A.B. testified that Miller first touched her inappropriately during a trip to Denver, Colorado, when she was six years old. Miller had taken A.B., her two sisters, and her two brothers to see Miller's four other children, from another relationship, in Colorado. Miller was the only adult on the trip. A.B. testified that on the way back home from Colorado, they had stopped at Miller's sister's house, and while A.B. slept in a bed with her two sisters and Miller, Miller touched her "middle," the term she used to refer to her private parts, and forced her to rub his penis. She also testified about other instances in which Miller came into her room at night and forced her to have inappropriate sexual contact with him by holding her hand so that she could not pull her hand away and threatening to beat her up if she told anyone. A.B. testified that the last time the sexual contact had occurred was a couple of days before New Year's Day 2000. Throughout her testimony, A.B. referred to Miller as "Dad." Miller's two daughters also testified that Miller had touched them inappropriately.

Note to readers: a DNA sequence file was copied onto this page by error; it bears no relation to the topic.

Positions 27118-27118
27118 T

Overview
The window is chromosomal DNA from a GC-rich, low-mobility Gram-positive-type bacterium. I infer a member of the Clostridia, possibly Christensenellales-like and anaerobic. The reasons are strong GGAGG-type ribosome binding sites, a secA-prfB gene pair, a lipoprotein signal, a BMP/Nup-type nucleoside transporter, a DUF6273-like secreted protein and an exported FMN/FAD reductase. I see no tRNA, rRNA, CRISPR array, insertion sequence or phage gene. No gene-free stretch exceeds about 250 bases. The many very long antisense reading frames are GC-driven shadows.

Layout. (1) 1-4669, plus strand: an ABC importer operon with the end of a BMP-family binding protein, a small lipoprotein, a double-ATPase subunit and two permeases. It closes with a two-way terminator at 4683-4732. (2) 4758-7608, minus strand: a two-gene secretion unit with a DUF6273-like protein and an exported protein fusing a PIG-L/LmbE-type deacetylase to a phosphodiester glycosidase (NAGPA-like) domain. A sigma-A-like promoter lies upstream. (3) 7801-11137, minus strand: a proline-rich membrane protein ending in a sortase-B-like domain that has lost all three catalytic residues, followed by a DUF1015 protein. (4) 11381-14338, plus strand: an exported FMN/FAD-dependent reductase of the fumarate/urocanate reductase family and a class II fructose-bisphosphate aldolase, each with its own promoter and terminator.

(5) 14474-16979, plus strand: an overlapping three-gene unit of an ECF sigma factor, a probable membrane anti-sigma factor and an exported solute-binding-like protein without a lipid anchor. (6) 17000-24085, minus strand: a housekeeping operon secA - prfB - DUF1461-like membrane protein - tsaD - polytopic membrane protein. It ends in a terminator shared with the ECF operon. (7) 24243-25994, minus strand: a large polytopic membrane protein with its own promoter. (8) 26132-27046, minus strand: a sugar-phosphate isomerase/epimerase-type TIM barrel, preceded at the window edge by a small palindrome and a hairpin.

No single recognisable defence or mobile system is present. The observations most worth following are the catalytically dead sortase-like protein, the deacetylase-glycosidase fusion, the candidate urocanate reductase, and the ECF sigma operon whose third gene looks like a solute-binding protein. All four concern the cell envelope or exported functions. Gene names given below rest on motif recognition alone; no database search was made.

The jury convicted Miller of the charged account. The district court added a two-level enhancement to Miller's base offense level for having custody, care, or supervisory control over the victim, which raised Miller's sentencing range from 51-63 months to 63-72 months. The district court sentenced Miller to 63 months imprisonment. On appeal, Miller argues that there was insufficient evidence that sexual contact had occurred "on or around December 28, 1999," as stated in the Indictment and the jury instructions. He also argues that the district court erred in adding the two-level enhancement to his base offense level.